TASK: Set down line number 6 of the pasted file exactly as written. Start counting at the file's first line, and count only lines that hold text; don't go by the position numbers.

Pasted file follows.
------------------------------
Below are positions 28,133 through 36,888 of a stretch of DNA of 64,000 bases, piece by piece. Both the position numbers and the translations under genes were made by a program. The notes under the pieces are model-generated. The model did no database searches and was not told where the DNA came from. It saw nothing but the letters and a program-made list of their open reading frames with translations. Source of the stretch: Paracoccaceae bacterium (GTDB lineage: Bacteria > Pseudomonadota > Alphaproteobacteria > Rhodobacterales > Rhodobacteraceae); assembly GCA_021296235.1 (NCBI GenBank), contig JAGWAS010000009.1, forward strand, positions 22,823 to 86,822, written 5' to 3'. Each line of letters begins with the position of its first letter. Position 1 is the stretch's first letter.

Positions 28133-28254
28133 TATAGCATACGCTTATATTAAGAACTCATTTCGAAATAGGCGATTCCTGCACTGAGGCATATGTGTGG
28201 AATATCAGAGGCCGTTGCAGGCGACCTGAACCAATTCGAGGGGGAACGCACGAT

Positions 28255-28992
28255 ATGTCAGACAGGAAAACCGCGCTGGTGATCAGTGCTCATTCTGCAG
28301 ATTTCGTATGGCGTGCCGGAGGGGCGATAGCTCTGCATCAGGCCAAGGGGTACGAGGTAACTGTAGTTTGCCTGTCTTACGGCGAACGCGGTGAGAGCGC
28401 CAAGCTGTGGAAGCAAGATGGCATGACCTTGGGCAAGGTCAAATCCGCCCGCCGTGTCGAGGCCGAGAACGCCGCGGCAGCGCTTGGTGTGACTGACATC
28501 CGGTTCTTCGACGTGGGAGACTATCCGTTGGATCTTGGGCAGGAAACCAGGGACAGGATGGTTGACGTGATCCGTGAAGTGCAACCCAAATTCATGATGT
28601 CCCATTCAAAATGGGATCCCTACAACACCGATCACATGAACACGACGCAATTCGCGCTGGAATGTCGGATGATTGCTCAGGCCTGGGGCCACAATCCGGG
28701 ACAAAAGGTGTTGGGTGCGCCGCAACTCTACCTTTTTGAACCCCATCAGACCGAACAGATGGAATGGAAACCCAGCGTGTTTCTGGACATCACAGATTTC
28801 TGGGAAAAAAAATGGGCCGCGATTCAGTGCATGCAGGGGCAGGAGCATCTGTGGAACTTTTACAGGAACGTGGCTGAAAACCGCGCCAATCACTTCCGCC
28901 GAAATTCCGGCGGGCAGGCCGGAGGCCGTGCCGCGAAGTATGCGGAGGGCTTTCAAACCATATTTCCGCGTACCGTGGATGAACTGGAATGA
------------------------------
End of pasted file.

28255 ATGTCAGACAGGAAAACCGCGCTGGTGATCAGTGCTCATTCTGCAG